Every winter we offer up 12 or so full-year CSA memberships in our Honey Club. Basically, this is an extra-early prepayment and commitment to our farm for the full upcoming year. Participants get a super discount on the CSA vegetables, AND they get a quart of our delicious farm HONEY! If you are able to help us out by prepaying for 2016’s super-amazing-to-be farm season, April-December, please let us know! We can definitely use the help. Small Share full-season will be $850 ($975 value) and Large Share full-season will be $1,400 ($1,600 value). (For Seattle delivery, add $75 for the full season.)

Those two new greenhouses will give us a lot more space to grow early crops for spring/early summer AND fall/winter greens. We are already planting green onions, lettuce, basil, and lettuce. Imagine what we can do with two more!

The big crop of Fall and Winter Brassicas are looking really good! We should be picking in October, and into the winter!

The big crop of Fall and Winter Brassicas are looking really good! We should be picking in October, and into the winter!

Summer Week 12: Weathering Changes

The purple carrots didn't make many big roots, but they did make pretty flowers!

The purple carrots didn’t make many big roots, but they did make pretty flowers!

THIS WEEK’S SUBSCRIBER MENU:

• Romano Beans
• Borlotti Shelling Beans
• Cucumbers
• Lettuce
• Another Lettuce or Greens
• Cabbage, Radicchio, or Fennel
• Basil, Thyme, or Cilantro
• Tomatoes!

Click on the links above for information and recipes about these crops.

COMING SOON: Cauliflower, a few more Tomatoes, Spinach

I’ve been trying to get this blog post done for two weeks. And here, on the eve of our Fall CSA season, I’m finally finishing it up. So much has happened in the last few weeks, it’s going to take a bit of remembering.

Our new intern, Jeff, has quickly settled in and is already a huge help. Here Cosmo is showing him how to use the transplanting machine to put in the last of the cabbage plants for winter.

Our new intern, Jeff, has quickly settled in and is already a huge help. Here Cosmo is showing him how to use the transplanting machine to put in the last of the cabbage plants for winter.

Our new intern, Jeff, started a month ago. He jumped right in to work, stacking hay, greeting CSA families, and going to market with me. He is also a dedicated bean picker. We’re really enjoying having him here and we hope he’ll stay on for a while.

Speaking of beans, when we had the first big rainstorm a few weeks ago, we hit a “bean-anza”. Shelling beans, Romano beans, and green beans. It’s tapered off now, but it was crazy there for a few weeks.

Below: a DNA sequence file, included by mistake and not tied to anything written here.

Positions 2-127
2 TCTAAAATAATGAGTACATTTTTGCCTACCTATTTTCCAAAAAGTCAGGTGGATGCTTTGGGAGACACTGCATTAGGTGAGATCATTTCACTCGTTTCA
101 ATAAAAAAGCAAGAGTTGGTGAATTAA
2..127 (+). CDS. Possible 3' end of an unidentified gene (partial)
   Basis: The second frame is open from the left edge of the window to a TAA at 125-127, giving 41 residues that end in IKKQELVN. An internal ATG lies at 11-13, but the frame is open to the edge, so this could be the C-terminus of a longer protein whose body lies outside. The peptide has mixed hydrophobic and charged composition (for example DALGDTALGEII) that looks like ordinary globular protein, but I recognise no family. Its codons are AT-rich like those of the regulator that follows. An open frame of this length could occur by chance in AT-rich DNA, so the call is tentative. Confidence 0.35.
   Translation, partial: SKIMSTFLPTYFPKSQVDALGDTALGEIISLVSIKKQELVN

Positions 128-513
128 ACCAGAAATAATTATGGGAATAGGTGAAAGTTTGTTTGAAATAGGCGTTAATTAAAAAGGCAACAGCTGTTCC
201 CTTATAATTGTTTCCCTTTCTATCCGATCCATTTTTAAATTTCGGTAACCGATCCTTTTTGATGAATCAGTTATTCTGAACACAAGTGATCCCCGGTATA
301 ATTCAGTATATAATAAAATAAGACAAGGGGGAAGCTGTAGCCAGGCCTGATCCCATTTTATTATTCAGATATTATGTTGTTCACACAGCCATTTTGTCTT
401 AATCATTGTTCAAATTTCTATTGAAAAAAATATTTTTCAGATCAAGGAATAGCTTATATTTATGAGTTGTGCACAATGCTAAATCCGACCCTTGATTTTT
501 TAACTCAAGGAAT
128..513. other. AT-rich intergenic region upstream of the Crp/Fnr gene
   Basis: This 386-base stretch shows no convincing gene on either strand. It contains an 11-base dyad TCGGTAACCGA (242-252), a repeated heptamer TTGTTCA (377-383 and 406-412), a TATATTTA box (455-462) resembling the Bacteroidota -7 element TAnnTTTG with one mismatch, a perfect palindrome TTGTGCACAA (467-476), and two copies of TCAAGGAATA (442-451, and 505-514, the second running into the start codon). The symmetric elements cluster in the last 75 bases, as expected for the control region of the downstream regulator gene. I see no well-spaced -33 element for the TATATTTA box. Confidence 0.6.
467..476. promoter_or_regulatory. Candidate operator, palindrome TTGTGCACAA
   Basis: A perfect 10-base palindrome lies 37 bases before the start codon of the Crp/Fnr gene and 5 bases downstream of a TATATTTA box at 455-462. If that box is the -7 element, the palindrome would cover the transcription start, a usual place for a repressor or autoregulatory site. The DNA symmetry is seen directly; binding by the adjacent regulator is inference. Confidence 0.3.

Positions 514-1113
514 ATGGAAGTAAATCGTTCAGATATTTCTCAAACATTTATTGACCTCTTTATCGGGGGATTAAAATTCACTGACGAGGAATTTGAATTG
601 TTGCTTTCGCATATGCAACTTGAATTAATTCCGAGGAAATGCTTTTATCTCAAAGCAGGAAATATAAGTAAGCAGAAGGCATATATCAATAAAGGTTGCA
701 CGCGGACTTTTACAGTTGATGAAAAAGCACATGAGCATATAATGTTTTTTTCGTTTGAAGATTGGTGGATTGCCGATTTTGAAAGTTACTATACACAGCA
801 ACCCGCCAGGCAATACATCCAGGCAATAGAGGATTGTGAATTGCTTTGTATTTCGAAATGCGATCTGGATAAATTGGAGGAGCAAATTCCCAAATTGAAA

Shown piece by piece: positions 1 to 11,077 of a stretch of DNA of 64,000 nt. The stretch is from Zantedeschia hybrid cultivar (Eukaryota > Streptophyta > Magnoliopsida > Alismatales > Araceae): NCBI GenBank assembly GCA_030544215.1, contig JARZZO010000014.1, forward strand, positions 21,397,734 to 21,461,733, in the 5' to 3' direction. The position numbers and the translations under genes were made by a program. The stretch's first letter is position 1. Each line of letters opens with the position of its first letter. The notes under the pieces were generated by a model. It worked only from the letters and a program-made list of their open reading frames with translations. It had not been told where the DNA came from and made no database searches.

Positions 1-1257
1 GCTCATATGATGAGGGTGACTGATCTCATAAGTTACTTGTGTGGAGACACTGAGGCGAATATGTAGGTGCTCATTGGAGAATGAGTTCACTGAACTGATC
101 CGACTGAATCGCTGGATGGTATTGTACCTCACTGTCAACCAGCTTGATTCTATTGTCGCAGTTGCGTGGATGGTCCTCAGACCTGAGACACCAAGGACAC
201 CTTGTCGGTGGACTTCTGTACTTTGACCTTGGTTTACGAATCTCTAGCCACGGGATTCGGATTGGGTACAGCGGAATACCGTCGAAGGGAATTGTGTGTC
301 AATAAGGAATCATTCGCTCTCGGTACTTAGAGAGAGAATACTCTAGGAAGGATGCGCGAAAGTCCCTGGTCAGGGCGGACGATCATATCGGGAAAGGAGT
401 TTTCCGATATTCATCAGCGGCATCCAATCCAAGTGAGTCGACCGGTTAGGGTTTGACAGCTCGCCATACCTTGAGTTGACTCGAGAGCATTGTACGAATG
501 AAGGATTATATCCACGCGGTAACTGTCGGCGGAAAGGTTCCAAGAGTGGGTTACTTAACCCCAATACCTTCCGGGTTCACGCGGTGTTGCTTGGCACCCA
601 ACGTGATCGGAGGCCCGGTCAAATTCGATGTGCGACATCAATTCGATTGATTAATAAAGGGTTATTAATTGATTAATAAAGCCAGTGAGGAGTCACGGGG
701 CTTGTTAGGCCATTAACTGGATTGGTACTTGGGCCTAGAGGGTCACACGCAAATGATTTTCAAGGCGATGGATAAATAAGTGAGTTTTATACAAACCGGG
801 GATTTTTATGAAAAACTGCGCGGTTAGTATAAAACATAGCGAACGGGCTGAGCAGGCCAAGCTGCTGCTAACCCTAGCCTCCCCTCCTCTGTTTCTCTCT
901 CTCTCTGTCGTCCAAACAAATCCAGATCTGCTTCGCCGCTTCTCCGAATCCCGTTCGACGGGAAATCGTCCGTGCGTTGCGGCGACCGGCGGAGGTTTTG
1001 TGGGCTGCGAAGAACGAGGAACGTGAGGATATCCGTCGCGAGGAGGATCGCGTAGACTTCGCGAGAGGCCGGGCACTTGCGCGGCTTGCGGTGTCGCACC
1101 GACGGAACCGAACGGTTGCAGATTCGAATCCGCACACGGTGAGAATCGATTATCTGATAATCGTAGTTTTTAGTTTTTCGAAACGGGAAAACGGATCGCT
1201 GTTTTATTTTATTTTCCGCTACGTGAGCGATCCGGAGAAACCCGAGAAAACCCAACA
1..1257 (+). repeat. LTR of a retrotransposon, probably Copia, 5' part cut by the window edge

The incredible summer heat and early season brought on a bumper tomato crop as well. Now that the weather has cooled down, the ripening has slowed, but the plants are still loaded with green fruits. There will be more.

Three weeks ago, we got up early to load the truck for market and discovered that a stray dog had slaughtered all of our young pullets, who would have started laying in September. She also killed all of our first batch of meat birds. It was a significant financial loss (we estimate $3,000 replacement value), but even bigger was the psychological loss. It was devastating. We called the sheriff so we could file a “theft” report, in case the dog’s owner could be found. But Animal Control wasn’t able to find a microchip. Who dumps a pregnant dog? There are some broken people out there.

Just a couple weeks to cauliflower harvest!

Just a couple weeks to cauliflower harvest!

We continue, however. And we have so many new crops coming on. The new brassica patch is starting to produce, with broccoli ready to harvest now, and the first variety of cauliflower coming in another week or two. Brassicas really love fall weather—cool and rainy alternating with warm, sunny days make the plants grow big and fast.

At last, spinach has sprouted. We've been trying for weeks, but the soil was too hot and dry. Success.

At last, spinach has sprouted. We’ve been trying for weeks, but the soil was too hot and dry. Success.

The most exciting crop news, though, is that we finally have spinach on the way! We’ve been planting it for weeks with no success. It was just too hot and the soil too dry. But now that cooler nights have arrived, and moisture is sticking around it popped up quickly. Just a few weeks to harvest!

Our Fall Season starts Tuesday, September 1! If you want in, just let us know!

Summer Week 8: What’s Happening.

THIS WEEK’S SUBSCRIBER MENU:

• New Potatoes
• Sweet Onions
• Summer Squash and Zucchini
• Beets or Kale or Swiss Chard
• Fennel
• Radicchio or Kohlrabi
• Basil, or Thyme, or Parsley
• Garlic

Click on the links above for information and recipes about these crops.

COMING SOON: Broccoli, Green Beans, Tomatoes, Lettuce

This is the first year in a great, long while that we have had ripe tomatoes before August. We'll be picking next week!

This is the first year in a great, long while that we have had ripe tomatoes before August. We’ll be picking next week!